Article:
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Settlement Examination Books 34-35 (1741-1743)

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Year: 2004
Publisher: 0

Just what is a "Settlement Eamination"? Under the laws of settlement which were introduced by the Poor Law Act of 1601, people were only entitled to claim poor relief in their legal place of settlement, that is, the parish where they had been living for at least one month. After the Settlement Act of 1662, people could obtain a settlement in any parish through marriage, apprenticeship, domestic service for over a year or by occupying property worth more than £10 per annum. Anyone not fulfilling these criteria was liable to be removed to their original parish. After 1697, poorer people had to carry a settlement certificate with them to show that their parish of legal settlement would take them back if necessary. If they requested poor relief, the parish they had moved to would examine them to see where their legal right of settlement lay. The resulting settlement examination books are a rich source for researchers.

The examination entries might include details of a person's birthplace and working career as well as the names and ages of dependent children. The entries can also include details of their recent whereabouts and other incidental detail of a person's life story.

Example: "Gott Charity BRANKLYN put on the pencon [pension] at 6s a month : Mrs BRANKLYN was a Widow when she marryd. Mr BRANKLYN & has a Child Nathaniel SMITH about 12 year old by a former husband Nathaniel SMITH. Thomas BRANKLYN aged about 33 past from St. Giles Highgate Mid. Says he was bound Apprentice to VAUGHAN in White Hart Yard a Charcol seller, about 19 year ago & served him there about 5 year. His widow is now alive, his master gave him up his Indentures, he says he never was in any service. He says he was marryd to Elizabeth his wife at Fleet about 3 year ago by whom he has one child Charity about a year & a quarter old. He marryd to Susan his first wife at Lambs Chapple in London about 13 year ago by whom he had two children Sarah 14 year old & Eliz. 11 year old. He says he never was a housekeeper. 6 November 1710 "T" the mark of Thomas Brancklyn"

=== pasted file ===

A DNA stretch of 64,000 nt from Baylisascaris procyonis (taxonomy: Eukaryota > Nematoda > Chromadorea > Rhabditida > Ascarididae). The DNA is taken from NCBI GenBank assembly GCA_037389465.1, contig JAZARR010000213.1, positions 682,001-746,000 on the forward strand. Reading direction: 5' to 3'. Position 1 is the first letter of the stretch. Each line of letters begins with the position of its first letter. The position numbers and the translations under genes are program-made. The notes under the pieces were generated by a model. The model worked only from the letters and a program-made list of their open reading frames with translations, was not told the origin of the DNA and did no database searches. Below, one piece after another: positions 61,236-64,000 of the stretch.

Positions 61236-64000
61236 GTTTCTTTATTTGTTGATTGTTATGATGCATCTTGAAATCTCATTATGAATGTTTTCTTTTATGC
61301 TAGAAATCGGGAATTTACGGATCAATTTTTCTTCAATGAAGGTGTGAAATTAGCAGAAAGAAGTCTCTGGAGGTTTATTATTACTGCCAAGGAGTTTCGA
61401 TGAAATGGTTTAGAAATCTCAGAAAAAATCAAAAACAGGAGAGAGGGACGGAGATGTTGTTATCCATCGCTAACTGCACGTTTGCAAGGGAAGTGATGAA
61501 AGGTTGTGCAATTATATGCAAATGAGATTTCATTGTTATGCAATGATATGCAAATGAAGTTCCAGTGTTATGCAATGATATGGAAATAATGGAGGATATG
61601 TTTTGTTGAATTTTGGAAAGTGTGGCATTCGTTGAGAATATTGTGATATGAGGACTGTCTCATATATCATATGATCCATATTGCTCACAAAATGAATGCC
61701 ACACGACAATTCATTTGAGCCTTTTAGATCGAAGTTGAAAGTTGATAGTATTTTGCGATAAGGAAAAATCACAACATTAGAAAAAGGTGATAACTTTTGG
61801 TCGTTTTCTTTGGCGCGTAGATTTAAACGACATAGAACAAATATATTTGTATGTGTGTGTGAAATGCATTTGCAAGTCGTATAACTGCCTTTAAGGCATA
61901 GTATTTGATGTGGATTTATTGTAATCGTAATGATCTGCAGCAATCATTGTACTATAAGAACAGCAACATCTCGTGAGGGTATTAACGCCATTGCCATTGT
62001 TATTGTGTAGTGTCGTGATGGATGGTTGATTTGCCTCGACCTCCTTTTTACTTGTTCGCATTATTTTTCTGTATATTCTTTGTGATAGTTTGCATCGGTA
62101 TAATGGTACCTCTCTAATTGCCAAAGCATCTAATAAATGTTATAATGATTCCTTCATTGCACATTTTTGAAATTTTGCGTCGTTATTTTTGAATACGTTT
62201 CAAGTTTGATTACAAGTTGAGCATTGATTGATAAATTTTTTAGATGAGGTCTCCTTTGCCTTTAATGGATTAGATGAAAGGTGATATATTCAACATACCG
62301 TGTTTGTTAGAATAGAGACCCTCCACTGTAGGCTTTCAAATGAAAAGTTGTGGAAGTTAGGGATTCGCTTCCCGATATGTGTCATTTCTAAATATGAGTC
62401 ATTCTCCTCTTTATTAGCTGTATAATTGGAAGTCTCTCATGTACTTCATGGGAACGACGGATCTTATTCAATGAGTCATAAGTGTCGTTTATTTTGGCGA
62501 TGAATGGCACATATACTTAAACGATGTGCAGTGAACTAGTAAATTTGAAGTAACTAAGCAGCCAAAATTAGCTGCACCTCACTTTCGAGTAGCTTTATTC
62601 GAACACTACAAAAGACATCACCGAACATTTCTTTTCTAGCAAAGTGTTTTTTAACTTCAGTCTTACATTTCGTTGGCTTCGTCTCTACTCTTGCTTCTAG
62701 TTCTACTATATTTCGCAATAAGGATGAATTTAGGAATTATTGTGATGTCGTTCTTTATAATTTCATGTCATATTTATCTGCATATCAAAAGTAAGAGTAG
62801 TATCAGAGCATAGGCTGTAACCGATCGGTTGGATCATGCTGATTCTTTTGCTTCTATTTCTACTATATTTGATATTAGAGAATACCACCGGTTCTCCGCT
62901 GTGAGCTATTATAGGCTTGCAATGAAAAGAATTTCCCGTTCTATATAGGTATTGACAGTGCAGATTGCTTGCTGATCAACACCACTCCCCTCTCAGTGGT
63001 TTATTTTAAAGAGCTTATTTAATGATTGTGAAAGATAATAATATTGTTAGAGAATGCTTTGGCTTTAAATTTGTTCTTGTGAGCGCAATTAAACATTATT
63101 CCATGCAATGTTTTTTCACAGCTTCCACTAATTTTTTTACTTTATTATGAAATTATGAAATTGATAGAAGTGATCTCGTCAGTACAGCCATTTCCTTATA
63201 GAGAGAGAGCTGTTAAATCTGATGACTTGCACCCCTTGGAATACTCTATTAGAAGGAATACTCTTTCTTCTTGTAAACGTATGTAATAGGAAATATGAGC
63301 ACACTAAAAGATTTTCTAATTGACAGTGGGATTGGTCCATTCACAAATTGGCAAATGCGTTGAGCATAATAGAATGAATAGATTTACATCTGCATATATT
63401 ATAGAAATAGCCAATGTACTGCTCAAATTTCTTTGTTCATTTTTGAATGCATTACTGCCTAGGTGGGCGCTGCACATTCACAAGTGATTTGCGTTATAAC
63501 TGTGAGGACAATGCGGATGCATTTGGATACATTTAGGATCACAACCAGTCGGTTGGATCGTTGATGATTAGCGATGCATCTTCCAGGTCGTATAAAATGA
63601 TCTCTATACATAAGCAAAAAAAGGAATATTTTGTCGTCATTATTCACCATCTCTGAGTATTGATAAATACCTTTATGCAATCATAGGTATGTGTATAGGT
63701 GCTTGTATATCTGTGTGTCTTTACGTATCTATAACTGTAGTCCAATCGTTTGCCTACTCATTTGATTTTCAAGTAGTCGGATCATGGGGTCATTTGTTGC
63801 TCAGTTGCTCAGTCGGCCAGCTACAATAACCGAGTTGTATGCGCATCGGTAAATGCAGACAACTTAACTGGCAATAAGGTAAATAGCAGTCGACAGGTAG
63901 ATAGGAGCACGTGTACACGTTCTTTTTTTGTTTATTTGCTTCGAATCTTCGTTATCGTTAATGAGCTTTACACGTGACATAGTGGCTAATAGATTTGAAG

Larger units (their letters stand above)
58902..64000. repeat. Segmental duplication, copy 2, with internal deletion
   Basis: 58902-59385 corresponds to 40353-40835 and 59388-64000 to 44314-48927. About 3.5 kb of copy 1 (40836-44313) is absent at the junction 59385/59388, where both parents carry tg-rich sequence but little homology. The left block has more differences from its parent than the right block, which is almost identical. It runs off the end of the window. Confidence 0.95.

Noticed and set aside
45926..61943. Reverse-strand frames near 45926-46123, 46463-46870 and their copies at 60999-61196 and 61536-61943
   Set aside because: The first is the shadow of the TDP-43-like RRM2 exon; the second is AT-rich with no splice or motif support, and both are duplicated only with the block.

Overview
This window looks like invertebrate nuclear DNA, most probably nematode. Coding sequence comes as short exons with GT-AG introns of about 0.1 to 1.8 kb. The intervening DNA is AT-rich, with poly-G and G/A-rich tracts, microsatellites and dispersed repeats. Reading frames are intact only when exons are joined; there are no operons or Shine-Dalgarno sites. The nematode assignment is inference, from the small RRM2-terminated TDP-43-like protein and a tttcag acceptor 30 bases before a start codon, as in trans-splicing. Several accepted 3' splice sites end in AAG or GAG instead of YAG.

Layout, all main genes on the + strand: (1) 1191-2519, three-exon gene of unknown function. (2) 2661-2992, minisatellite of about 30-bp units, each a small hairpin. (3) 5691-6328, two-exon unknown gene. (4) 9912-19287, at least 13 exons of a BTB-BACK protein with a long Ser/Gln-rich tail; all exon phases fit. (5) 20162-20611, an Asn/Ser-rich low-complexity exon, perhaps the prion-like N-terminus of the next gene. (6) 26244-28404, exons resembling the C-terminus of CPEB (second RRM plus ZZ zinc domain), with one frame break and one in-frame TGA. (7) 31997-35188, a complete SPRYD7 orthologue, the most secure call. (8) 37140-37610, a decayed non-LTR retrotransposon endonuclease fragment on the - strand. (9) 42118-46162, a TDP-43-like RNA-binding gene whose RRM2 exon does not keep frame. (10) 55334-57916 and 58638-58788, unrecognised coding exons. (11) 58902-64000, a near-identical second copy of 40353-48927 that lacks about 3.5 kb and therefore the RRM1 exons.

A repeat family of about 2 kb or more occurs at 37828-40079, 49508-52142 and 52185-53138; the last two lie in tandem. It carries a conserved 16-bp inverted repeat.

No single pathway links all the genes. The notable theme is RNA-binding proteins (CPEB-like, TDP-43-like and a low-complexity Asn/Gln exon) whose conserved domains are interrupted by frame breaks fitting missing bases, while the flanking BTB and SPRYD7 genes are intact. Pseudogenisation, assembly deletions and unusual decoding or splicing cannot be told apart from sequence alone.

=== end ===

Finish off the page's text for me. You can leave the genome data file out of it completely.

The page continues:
There are tens of thousands of these cases in these settlement books. People being moved to different parishes all over the county, people being accepted, and children being placed in orphanages, etc. This gives a superb insight into life in the 1700s which will be of interest to all historians and genealogists. There are 74 books of original documents in total from the St Martin in The Fields, Middlesex church - each book contains approximately 700 pages, but this CD contains books 34-35.

Please note, these are handwritten, and therefore the CD is not 'searchable'. There is however, an index CD which covers books 41-62, and gives surname, first name/s, age, date, volume and page (see item GB1275-IX1).

Any computer using Adobe (Acrobat) Reader 4 or later
Adobe Reader 6 or later is recommended for CDs with searchable text

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